Tagged in: club option

Boston Red Sox exercise club option on manager Alex Cora for 2023-24 seasons

The Boston Red Sox have exercised Alex Cora’s club option through the 2023 and 2024 seasons, the team revealed Monday.

Cora, 46, is 284-202 in three seasons as Red Sox manager, having led the club to a winning record in all three seasons at the helm, including setting a franchise record with 108 victories and a World Series title in 2018.

“I am beyond grateful for this opportunity to manage the Red Sox,” Cora said in a statement. “We experienced so many special moments as a team and as a city in 2021, but we still have unfinished business to take care of. I am excited about the current state of our organization and eager to continue my work with our front office, coaches, players, and everyone who makes this such a special place.”

Cora was let go after he was identified as the ringleader in the Houston Astros cheating scandal.

After Ron Roenicke managed the pandemic-shortened 2020 season, Cora was brought back to the Boston dugout.

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Cora, who finished fifth in AL Manager of the Year voting, led the Red Sox to a 92-70 record during the 2021 regular season, counting a Major League-best 47 come-from-behind wins.

The Red Sox advanced to the American League Championship Series after defeating the rival New York Yankees in the AL Wild Card Game and the Tampa Bay Rays in the AL Division Series. Boston fell in the ALCS to the Astros in six games.

“There’s so much that you can say about what an organization looks for in a manager,” Red Sox chief baseball officer Chaim Bloom said. “I think a lot of it comes down to leadership and partnership. You’re seeking a leader, not just for your clubhouse, but for the entire organization, and a partner in our goal of bringing championship caliber baseball to Fenway Park on an annual basis. And in Alex, we have both of those things.

“One of the unique things about Alex is that he combines a lot of different qualities that help bring the best out of players, his feel for the game of baseball, his intellect, just the way he notices things on the field and is able to combine them with the preparation that he does to maximize what goes on the field. He can really take a clubhouse to another level, there’s not that many people that bring both of those things to the table in abundance like Alex does. On top of that, he’s just a great guy to work with. He’s charismatic, he’s funny, he’s real.”

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Los Angeles Dodgers’ Justin Turner staying on 2-year, $34M deal

Third baseman Justin Turner is staying put with the Los Angeles Dodgers, he revealed Saturday on Twitter.

Turner’s deal is for two years and $34 million guaranteed, and it includes a club option for a third year, sources told ESPN’s Jeff Passan.

Turner, 36, became a free agent when his four-year, $64 million contract expired following the Dodgers’ World Series triumph in October. A member of the Dodgers since 2014, Turner is the longest-tenured position player on the team and the third longest overall, behind Clayton Kershaw (2008) and Kenley Jansen (2010).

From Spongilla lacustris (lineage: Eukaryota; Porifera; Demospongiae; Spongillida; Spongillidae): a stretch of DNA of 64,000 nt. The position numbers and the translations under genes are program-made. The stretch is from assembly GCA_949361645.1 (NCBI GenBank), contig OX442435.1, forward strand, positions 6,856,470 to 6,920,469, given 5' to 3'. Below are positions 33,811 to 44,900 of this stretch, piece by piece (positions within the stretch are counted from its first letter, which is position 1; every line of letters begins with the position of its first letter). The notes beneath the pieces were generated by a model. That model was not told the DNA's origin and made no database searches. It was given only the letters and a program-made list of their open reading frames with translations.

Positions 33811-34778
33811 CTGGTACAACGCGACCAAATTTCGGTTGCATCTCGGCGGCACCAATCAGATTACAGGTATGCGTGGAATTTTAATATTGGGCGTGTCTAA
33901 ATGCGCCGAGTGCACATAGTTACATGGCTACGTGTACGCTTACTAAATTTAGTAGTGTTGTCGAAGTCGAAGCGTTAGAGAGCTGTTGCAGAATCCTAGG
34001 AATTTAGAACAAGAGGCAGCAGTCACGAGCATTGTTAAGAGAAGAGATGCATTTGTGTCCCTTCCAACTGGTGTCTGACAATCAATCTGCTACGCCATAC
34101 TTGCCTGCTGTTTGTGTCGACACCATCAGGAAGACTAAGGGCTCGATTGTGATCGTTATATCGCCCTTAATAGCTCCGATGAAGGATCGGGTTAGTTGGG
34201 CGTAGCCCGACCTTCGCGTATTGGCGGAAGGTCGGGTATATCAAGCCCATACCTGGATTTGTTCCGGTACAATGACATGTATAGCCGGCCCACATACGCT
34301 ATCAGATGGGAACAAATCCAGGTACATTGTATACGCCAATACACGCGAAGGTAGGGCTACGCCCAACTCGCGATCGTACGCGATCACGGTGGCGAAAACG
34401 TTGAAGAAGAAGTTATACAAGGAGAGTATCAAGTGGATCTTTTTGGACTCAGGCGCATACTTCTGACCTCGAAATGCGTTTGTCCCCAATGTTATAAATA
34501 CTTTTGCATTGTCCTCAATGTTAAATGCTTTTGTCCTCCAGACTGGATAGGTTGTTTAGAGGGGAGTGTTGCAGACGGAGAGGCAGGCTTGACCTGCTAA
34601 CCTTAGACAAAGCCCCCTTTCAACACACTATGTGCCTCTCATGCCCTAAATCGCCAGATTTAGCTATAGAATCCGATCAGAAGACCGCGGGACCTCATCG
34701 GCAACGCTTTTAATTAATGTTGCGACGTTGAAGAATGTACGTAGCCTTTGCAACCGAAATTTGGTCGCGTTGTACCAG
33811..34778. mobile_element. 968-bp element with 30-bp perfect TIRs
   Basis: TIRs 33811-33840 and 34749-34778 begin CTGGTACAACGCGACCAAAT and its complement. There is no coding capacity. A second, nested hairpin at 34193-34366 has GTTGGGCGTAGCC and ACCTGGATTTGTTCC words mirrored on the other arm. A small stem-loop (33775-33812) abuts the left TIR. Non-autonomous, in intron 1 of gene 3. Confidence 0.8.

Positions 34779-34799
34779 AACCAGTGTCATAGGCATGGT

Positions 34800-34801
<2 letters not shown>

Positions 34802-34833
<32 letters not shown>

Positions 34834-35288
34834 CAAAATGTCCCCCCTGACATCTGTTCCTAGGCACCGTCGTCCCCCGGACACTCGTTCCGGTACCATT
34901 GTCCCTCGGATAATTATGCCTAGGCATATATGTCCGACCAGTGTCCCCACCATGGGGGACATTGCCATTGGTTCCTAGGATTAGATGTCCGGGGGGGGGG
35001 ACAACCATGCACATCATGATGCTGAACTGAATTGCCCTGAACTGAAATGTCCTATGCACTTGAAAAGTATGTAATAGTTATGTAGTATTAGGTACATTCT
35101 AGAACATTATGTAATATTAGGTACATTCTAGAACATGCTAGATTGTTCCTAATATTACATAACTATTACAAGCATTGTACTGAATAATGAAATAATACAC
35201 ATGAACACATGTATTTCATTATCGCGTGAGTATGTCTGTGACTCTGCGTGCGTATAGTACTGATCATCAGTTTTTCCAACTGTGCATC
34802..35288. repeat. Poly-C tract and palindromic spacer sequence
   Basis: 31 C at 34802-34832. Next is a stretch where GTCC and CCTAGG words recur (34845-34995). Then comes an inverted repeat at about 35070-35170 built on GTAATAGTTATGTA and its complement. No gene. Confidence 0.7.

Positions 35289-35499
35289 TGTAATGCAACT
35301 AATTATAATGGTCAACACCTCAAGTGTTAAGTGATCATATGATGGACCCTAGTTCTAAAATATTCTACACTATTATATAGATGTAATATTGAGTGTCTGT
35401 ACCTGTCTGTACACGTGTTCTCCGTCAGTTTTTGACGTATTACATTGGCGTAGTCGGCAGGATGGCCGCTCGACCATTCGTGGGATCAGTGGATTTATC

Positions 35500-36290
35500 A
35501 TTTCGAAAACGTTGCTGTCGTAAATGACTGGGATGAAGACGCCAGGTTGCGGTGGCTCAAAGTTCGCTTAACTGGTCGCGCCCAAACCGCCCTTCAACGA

Turner was a journeyman for the first half of his major league career. He was non-tendered by the New York Mets in December 2013, went unsigned for the next two months and then agreed to a minor league deal with the Dodgers. At 29, he started to establish himself among the game’s most productive third basemen.

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Turner batted .297/.378/.508 from 2015 to 2019, accumulating 105 homers, 147 doubles and 21.9 FanGraphs wins above replacement in 645 regular-season games.

He made an All-Star team, concluded within the top 10 in National League MVP voting on two occasions and set the tone for the Dodgers’ hitting philosophy as their most consistent performer.

Along the way, Turner contributed several memorable postseason moments, most notably his walk-off home run versus the Chicago Cubs in Game 2 of the 2017 NL Championship Series. According to ESPN Stats & Information research, he ranks first in Dodgers postseason history in hits (79), home runs (12), runs (40) and RBIs (41).

His crowning achievement finally came last season, when Turner — a lifelong Dodgers fan who grew up in Lakewood, California, and identifies Kirk Gibson’s famous pinch-hit home run in the 1988 World Series as his first baseball memory — helped lead the franchise to its first championship in more than 30 years.

Turner posted a 1.066 OPS in six World Series games versus the Tampa Bay Rays, but his career highlight became tarnished after Major League Baseball informed the Dodgers in the late stages of the eventual clincher that Turner had tested positive for COVID-19.

Turner, the Dodgers’ player rep, was removed to start the eighth inning of Game 6 and wasn’t on the field to celebrate the final out. But he broke protocol and reentered the field to take pictures with the World Series trophy and was seen around teammates without a mask, drawing the ire of MLB officials and rampant criticism from people throughout the country. MLB ultimately decided not to discipline him.

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